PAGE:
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Theoretical study of the chemoselectivity of tungsten-dependent acetylene hydratase
Stockholm University, Faculty of Science, Department of Organic Chemistry.
Stockholm University, Faculty of Science, Department of Organic Chemistry.
2011 (English)In: ACS Catalysis, ISSN 2155-5435, Vol. 1, no 8, 937-944 p.Article in journal (Refereed) Published
Abstract [en]

The tungsten-dependent enzyme acetylene hydratase catalyzes the hydration of acetylene to acetaldehyde. Very recently, we proposed a reaction mechanism for this enzyme based on density functional calculations (Proc. Natl. Acad. Sci. U.S.A. 2010, 107, 22523). The mechanism involves direct coordination of the substrate to the tungsten ion, followed by a nucleophilic attack by a water molecule concerted with a proton transfer to a second-shell aspartate, which then reprotonates the substrate. Here, we use the same methodology to investigate the factors involved in the control of the chemoselectivity of this enzyme. The hydration reactions of three representative compounds (propyne, ethylene, and acetonitrile) are investigated using a large model of the active site. The energy of substrate binding to the metal ion and the barrier for the following nucleophilic attack are used to rationalize the experimental observations. It is shown that all three compounds have higher barriers for hydration compared with acetylene. In addition, propyne is shown to have a larger binding energy, explaining its behavior as a competitive inhibitor. Taken together, the results provide further corroboration of our suggested mechanism for acetylene hydratase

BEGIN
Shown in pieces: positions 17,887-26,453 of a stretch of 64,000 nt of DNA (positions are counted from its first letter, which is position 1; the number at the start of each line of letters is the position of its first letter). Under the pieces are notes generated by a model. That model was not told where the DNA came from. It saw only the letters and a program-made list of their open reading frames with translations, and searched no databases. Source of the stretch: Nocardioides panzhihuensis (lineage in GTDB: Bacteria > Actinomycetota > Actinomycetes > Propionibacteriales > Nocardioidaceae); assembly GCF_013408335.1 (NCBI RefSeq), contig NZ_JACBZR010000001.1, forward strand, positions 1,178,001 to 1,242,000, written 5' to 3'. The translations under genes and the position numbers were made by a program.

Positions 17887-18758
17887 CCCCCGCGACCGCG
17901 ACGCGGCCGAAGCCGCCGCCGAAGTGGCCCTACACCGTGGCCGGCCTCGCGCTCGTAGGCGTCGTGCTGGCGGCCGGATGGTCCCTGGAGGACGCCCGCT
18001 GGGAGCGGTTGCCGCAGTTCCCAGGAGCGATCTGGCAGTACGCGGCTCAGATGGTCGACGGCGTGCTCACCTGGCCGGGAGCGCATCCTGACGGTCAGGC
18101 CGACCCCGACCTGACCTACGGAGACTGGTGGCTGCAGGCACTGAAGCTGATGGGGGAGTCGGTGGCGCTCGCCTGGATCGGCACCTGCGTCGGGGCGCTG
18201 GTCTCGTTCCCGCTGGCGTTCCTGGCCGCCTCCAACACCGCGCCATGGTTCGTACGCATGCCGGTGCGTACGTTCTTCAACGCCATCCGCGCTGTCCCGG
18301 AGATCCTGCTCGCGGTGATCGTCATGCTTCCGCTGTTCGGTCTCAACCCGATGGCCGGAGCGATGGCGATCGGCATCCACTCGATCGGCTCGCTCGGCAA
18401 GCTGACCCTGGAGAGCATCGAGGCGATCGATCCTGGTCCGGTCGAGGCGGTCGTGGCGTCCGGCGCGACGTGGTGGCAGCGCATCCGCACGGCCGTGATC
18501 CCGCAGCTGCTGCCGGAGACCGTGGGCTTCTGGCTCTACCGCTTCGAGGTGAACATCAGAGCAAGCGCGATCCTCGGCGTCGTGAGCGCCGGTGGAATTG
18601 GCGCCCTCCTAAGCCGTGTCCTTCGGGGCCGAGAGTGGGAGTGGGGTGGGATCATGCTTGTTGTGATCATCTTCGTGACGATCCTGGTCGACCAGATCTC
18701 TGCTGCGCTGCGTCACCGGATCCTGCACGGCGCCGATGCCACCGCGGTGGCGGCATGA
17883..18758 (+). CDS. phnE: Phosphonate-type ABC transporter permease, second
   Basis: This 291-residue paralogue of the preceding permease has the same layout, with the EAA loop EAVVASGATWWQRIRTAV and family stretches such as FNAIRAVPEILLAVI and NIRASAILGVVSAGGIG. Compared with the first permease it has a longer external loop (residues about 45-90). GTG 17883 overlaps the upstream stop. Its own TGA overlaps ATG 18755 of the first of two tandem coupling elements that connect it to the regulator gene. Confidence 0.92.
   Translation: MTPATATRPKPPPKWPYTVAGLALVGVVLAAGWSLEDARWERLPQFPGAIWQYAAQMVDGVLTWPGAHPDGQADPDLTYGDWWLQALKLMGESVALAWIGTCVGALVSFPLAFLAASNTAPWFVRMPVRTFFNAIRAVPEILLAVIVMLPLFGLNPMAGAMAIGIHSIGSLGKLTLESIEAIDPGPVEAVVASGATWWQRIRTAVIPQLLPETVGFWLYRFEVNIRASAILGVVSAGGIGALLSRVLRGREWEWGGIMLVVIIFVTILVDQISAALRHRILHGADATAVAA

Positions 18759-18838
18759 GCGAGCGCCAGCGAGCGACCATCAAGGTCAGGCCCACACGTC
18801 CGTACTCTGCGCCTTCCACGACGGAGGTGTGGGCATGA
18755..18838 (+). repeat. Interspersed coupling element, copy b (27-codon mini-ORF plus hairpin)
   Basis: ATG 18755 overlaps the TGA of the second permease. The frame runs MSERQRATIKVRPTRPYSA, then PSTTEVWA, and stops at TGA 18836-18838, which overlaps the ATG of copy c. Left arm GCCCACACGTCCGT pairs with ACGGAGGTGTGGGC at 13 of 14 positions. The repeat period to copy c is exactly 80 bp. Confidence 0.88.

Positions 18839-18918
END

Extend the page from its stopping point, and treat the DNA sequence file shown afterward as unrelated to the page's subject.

Place, publisher, year, edition, pages
2011. Vol. 1, no 8, 937-944 p.
Keyword [en]
acetylene hydratase, enzyme mechanism, chemoselectivity, transition state, density functional theory
National Category
Organic Chemistry
URN: urn:nbn:se:su:diva-59991DOI: 10.1021/cs200242mISI: 000293488300014OAI: diva2:432476
Swedish Research Council
Available from: 2011-08-03 Created: 2011-08-03 Last updated: 2012-01-17Bibliographically approved

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Himo, Fahmi
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Department of Organic Chemistry
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